Approximately 20% post-9/11 active duty and veteran service members have reported at least one mild traumatic brain injury (mTBI), with more than one-third of these coming from blast-related sources such as improvised explosive devices (IEDs) and rocket propelled grenades RPGs [1]. Previous work suggests that mTBI, particularly those that are blast-related, are associated with long term cognitive and brain alterations [2,3,4]. Further, blast exposure, even in the absence of diagnosable mTBI, is associated with disruptions in functional brain connectivity [3] and deficits in cognitive functioning [2]. Work conducted by our group suggests a distinction between blast and clinical concussion. For example, Grande and colleagues [2] found that exposure to close blasts (within 10 meters), but not the number of lifetime concussions, was associated with poor memory performance. Robinson and colleagues [5] found that uptake of a positron emission tomography (PET) tracer that binds to tau proteins was related to blast exposure but not blunt concussion. Therefore it is critical to include blast exposure when examining the differential contributions of mTBI and psychopathology to overall functional outcome. Furthermore, it is becoming increasingly clear that mTBI rarely occurs outside of the context of other deployment-related comorbidities such posttraumatic stress disorder (PTSD) and depression. Thus, deep clinical characterization of deployment-related comorbidities is necessary to understand the long-term effects and identify diagnostic and prognostic plasma biomarkers of mTBI in veterans. The mechanism of mTBI and the presence of clinical comorbidities must be considered when treating veteran populations.

There is growing recognition that blood-based biomarkers may be useful in characterizing brain injury. Blood-based biomarkers have advantages over other biomarker methods such as magnetic resonance imaging (MRI) and PET because they are less invasive and are more time and cost effective. Recent advances in assay development, such as single molecule array technology (Simoa; Quanterix, Billerica, MA), has made it possible to detect markers that were previously undetectable in blood. In a cross-platform and cross-assay evaluation of five independent technologies in assessing four inflammatory cytokines, Simoa consistently demonstrated the highest sensitivity and precision [6].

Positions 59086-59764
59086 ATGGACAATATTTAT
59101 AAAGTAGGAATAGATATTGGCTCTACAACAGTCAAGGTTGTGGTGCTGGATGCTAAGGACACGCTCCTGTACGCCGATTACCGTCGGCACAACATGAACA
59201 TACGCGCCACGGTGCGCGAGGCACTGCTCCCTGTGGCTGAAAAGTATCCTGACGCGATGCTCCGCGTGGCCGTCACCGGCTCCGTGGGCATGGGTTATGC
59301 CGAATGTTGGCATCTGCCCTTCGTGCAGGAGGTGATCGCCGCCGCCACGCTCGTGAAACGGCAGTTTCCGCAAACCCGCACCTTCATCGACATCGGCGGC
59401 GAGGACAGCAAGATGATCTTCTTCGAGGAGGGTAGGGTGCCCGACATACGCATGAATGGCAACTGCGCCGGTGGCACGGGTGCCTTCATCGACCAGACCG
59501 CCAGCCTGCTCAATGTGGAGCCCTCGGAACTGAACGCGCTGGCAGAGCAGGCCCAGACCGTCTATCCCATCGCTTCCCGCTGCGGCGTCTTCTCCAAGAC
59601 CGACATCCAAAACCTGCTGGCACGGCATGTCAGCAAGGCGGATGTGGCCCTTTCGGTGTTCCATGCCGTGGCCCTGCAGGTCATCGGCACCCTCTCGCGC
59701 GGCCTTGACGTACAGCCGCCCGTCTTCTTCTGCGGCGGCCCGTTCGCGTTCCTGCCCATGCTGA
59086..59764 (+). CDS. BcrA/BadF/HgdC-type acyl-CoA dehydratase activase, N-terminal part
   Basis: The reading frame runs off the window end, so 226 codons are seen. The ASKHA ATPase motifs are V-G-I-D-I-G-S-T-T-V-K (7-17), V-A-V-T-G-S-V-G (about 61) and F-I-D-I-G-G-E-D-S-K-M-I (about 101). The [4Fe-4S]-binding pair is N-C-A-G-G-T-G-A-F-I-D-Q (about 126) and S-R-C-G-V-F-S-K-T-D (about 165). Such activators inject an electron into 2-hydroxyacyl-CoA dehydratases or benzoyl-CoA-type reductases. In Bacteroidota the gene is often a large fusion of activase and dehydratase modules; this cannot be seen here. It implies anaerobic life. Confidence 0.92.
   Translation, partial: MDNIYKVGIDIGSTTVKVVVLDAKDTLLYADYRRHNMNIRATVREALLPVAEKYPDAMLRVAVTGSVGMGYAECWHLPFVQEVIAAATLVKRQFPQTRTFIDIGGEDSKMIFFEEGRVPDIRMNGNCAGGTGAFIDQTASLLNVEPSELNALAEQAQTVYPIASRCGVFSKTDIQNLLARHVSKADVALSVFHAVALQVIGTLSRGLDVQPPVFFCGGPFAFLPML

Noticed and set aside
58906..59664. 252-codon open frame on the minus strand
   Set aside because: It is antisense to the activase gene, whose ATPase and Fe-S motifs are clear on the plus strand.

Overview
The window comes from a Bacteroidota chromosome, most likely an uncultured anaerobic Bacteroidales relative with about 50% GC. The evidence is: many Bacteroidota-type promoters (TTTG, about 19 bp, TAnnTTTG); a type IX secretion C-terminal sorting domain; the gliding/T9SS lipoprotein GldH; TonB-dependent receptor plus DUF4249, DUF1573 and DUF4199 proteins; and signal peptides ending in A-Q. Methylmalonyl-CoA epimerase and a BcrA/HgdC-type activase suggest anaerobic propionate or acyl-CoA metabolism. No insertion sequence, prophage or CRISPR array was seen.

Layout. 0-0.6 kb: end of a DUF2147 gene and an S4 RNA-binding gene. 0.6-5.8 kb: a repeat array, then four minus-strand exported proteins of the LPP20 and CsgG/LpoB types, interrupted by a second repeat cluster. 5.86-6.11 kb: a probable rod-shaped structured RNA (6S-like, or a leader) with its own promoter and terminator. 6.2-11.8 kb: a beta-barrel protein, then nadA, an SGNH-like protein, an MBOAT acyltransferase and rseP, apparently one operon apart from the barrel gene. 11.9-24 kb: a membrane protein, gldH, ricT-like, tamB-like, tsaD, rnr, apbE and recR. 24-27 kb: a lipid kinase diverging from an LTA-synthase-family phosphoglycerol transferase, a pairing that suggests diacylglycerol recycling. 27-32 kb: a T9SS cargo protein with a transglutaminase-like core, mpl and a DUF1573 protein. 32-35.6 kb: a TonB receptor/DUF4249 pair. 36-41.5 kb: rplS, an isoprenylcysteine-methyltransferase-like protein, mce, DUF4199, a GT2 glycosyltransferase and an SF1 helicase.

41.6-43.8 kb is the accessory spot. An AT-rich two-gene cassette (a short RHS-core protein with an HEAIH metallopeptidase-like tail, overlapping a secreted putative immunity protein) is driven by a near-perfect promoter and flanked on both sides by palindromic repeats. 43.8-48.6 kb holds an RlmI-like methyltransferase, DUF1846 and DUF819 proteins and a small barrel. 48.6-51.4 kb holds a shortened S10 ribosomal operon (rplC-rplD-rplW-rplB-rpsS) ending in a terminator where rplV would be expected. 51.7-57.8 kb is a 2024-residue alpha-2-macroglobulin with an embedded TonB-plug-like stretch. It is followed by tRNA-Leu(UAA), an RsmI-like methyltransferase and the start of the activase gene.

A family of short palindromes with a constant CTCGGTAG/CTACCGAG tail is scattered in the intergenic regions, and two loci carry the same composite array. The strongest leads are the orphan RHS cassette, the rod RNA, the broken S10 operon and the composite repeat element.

Recent work using Simoa technology has demonstrated relationships between mTBI and blood-based biomarkers related to neuronal and glial degeneration [7,8,9]. Shahim and colleagues [9] investigated the relationship between serum neurofilament light (NfL), glial fibrillary acidic protein (GFAP), tau, and ubiquitin carboxyl-terminal hydrolase-L1 (UCH-L1) and TBI in a cohort of otherwise psychologically and physically healthy individuals over a longitudinal period of five years. The TBI cohort consisted of mostly blunt-related TBI, with only 5% of the sample having reported a blast-related TBI. In this cohort, NfL was found to be the best diagnostic and prognostic marker of TBI over the longitudinal period. Similarly, Shahim and colleagues [8] examined the effects of blunt-related TBI in athletes over a longitudinal period of five years, reporting that NfL remained significantly elevated in athletes with TBI compared to controls. Another recent study [7] examined inflammatory and neurological markers in older veterans with TBI living in residential retirement facilities. This group found that interleukin-6 (IL-6) and NfL distinguished veterans with TBI from control veterans. In veterans with TBI who were also cognitively impaired, GFAP concentrations were increased in comparison to controls. Taken together, these studies provide support for using blood biomarkers to identify mTBI; however, several questions remain that limit our current understanding of the biochemical correlates of mTBI. For instance, few prior studies have considered medical and psychiatric comorbidities that often co-occur with mTBI and are also known to influence biomarker levels. In addition, few studies have examined the extent to which various mechanisms of injury, such as blunt injury versus blast exposure, may influence blood biomarker levels.